antennas just the best thing ever? Okay, maybe not -- but in
communications systems they are the differnce between copy and no copy,
the difference between signal and noise, and all those measures of
success. Perhaps, I am biased a little, having worked in the
antenna field for so many years. Anyway, this page shows some
photos of antennas I have built outside of the work place; they are
mostly ham radio-related designs that are easily recognized.
40 Meter Magnetic Loop Antenna (almost)
my attempt at a magnetic loop antenna made from parts found in the
garage. The tuning capacitor has a range from 25 pF to 250 pF,
the half inch copper pipe is about 29 inches. I made the coupling
loop about 6.5 inches in diameter. Tuning is achieved from 7.20
MHz to 22.3 MHz.
$20 HF Mobile Antenna
This was a fun little project for a multi-band HF antenna. The construction design is from this April 2000 QST article.
This antenna could be tuned from 20 m through 6 m with no problem
using a 40 inch whip -- other than the inherent need to move the tapped
coil connection, of course.
2.4 GHz Co-Linear Dipole Corner Reflector (Wi-Fi)
traveling I have often needed a directional antenna to connect to
remote Wi-Fi networks; this was the motivation for this antenna.
I made a traditional co-linear array, using available brass tube
stock in the garage, scrap connector, a PVC enclosure, gutter screen
for the corner reflector, and a foam block to space and center the
dipole array. The assembly is ealily collapsed for transit when
not in use. The gain of the antenna is probably about 13 dBi to
15 dBi, the latter being the theoretical maximum.
40 Meter Field Antenna
is just a wire antenna, sort of like the W3EDP field-deployable antenna
-- but shorter; the long and short wires are 67 ft and 17 ft,
respectively. The dimensions were give to me by my firend, Walt.
The wires are terminated with bananna plugs and these plug
directly into a UHF center conductor, as we know. The antenna is
used with a tuner. My contribution to this is making the wind-up
spool mechanisim out of New Mexico Green Chile container lids!
Holding the large knob, you can wind the antenna up similar as on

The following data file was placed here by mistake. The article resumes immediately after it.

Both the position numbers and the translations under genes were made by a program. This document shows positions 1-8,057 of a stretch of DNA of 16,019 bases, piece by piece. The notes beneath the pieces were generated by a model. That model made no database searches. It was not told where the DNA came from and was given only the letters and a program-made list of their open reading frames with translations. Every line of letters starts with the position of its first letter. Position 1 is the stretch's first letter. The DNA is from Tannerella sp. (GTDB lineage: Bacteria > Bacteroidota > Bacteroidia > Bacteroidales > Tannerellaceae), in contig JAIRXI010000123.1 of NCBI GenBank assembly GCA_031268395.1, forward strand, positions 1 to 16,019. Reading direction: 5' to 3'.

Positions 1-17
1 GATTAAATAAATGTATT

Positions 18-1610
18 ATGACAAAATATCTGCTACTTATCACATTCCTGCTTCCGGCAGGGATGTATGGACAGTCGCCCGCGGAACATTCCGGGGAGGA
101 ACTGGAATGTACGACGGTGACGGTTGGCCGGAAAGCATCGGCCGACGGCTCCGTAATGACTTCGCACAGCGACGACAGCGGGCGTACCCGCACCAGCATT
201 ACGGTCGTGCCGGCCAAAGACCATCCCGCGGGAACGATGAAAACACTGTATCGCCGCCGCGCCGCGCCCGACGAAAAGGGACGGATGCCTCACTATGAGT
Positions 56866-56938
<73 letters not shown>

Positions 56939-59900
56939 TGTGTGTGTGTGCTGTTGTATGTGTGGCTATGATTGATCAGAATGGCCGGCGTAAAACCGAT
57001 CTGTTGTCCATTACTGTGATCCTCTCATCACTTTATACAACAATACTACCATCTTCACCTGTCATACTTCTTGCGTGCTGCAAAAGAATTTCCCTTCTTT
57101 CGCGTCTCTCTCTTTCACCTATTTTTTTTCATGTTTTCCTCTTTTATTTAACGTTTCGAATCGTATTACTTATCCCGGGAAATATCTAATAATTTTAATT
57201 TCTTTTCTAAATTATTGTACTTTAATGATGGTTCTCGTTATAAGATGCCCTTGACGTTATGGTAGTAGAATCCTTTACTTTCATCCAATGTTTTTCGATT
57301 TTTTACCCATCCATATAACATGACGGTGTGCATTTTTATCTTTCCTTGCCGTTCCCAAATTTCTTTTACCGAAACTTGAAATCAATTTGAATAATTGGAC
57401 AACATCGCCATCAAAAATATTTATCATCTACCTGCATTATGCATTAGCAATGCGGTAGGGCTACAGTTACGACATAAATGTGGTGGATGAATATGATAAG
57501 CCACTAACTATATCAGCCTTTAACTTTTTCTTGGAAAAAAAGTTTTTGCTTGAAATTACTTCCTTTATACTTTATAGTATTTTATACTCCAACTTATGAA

a fishing reel. Here are the photos.
And, of course, we want all our antennas to be HOT!
Multi-band HF Antenna
antenna is the Broadside Doublet described by L. B. Cebik, W4RNL
(SK) in his document, "My Top Five Backyard Multi-Band Wire HF
Antennas." At 88 feet in length, and with a tuner, the antenna is
usable from 80 meters through 20 meters -- and it fits within the
boundaries at my QTH. I used Wireman's Type 504 16 AWG copperclad
wire, made my own center insulator out of plastic cutting boards
from Harbor Freight, and made end insulators from scrap Corian
Tape Yagi-Uda Antennas for 2 meter and 70 cm Satellite Operation
antennas were designed to be light weight and transportable for use on
my CNCTRK positioning system. Each of the designs were optimized
for Gain, F/B, and Return Loss in the satellite bands. I believe
the antennas MAY hold the record for the highest Gain/Pound ratio
[dBi/lb} (who ever heard of that specification?). Anyway, using
the Panduit cable raceway enables all the antenna elementsto be removed
from the boom for transportation and quickly snapped in place for
operation. I use a pair of these in a crossed
configuration. Here are some photographs and all the NEC design files from 4nec2.
I hope that any improvements folks make to the designs will be made
available to the community. These antennas, along with some
commercial designs, were measured on the antenna measurement range at
the 2017 SVHFS Conference in Charlotte; a write-up on the results are in our NFARL Club eNews from May 2017. Notes on the construction details and materials used in the design are contained in the file: Tape_Yagi--Take_Two.pdf. Spreadsheets in Open Office and Excel
format contain the element lengths and locations used for each of the
two designs. Have fun with the antenna and feel free to contact
me with questions (and improvements).
More antennas to come . . .